Having finished The Mistaken Wife, by Rose Melikan, I must say that it’s not as good as the first two books in her series about Mary Finch. In the first two books, The Blackstone Key and The Counterfeit Guest, I got a sense of Mary in accidental danger, of secrets hidden and discovered without intention, of danger blundered into. This is not to suggest that Mary was an idiot or prone to taking too many risks, but rather that Mary seemed an innocent young woman who had a talent for finding secrets and tumbling into danger. I enjoyed this sense of accident, and felt that anyone could have Mary’s adventures. Ms. Melikan also did a superb job of setting the scene in the first two books, and dropping little hints to help the modern reader feel at home in the eighteenth century.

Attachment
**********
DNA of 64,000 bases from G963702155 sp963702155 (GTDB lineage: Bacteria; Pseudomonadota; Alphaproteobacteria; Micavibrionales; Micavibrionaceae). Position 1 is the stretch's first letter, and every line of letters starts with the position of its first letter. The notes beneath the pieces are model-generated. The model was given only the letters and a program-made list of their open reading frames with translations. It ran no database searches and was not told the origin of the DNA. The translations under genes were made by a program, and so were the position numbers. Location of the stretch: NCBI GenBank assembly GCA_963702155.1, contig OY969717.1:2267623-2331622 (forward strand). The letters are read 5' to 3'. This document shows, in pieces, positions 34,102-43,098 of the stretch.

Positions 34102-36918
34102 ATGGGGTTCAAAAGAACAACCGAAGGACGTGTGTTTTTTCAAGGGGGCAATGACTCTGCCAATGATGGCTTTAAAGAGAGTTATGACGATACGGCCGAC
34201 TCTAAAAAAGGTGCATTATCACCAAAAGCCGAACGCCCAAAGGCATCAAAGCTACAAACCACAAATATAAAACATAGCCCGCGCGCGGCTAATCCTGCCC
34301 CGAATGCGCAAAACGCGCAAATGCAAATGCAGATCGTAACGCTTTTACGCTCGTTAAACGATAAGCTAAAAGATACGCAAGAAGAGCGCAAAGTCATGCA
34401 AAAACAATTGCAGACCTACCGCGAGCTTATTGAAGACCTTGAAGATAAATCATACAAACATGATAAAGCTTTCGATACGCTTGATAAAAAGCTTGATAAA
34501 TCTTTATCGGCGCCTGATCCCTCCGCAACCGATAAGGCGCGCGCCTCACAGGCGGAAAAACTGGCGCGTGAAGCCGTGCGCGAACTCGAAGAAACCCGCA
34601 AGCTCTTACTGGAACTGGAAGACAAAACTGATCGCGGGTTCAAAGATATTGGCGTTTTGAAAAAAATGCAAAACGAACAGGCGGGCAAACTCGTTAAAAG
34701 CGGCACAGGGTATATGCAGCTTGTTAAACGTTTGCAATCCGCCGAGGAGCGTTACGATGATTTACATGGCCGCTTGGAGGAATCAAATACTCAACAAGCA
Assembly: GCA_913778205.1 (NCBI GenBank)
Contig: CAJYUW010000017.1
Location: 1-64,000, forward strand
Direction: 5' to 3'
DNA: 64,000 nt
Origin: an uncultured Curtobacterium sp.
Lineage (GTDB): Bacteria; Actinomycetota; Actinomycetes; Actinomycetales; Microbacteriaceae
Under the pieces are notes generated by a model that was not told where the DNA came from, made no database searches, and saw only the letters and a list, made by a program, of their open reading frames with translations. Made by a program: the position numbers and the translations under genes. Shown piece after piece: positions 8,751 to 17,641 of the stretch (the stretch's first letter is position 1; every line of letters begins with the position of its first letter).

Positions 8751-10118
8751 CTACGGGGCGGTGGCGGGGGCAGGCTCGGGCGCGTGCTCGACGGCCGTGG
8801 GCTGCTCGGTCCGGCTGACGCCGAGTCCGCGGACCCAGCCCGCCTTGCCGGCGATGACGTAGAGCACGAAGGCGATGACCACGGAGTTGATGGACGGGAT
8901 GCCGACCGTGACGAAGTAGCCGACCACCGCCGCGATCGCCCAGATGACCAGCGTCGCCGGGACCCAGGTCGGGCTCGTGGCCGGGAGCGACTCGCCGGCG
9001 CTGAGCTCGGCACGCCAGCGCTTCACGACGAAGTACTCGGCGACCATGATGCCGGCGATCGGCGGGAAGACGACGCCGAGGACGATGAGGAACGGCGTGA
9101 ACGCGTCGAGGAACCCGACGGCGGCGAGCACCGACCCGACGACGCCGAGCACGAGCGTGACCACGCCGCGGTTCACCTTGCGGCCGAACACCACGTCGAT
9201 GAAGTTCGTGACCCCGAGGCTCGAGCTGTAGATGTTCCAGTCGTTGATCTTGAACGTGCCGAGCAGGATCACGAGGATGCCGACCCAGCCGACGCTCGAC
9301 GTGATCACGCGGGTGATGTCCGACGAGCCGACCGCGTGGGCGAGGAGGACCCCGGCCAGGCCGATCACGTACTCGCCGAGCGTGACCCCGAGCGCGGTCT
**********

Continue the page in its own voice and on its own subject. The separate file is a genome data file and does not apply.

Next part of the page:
But in this third book, I feel cheated. Ms. Melikan’s specialty is eighteenth century England, and English law of the same period. The Mistaken Wife is set almost entirely in France, and Ms. Melikan’s lesser familiarity with that country shows. The book is still researched in depth, but not to the same exhaustive degree as the first two books.
And even worse, the plot of this book feels contrived. Mary does not accidentally step into danger, but willfully accepts it, even if she is pushed into it slightly by her spymaster friend, Cuthbert Shy. It’s all explained well enough in the book, but I think that sending Mary to France at the height of the Napoleonic Wars smacks of an author’s desperation to find another hair-raising situation for her heroine.
The other books had a grace to them, a sense that the whole thing had an over-arching beauty to it with a form that the author, at least, understood. But this one lacks that grace, and feels more pushed together and plodded through.
Still an excellent book, but only 3 out of 5 stars.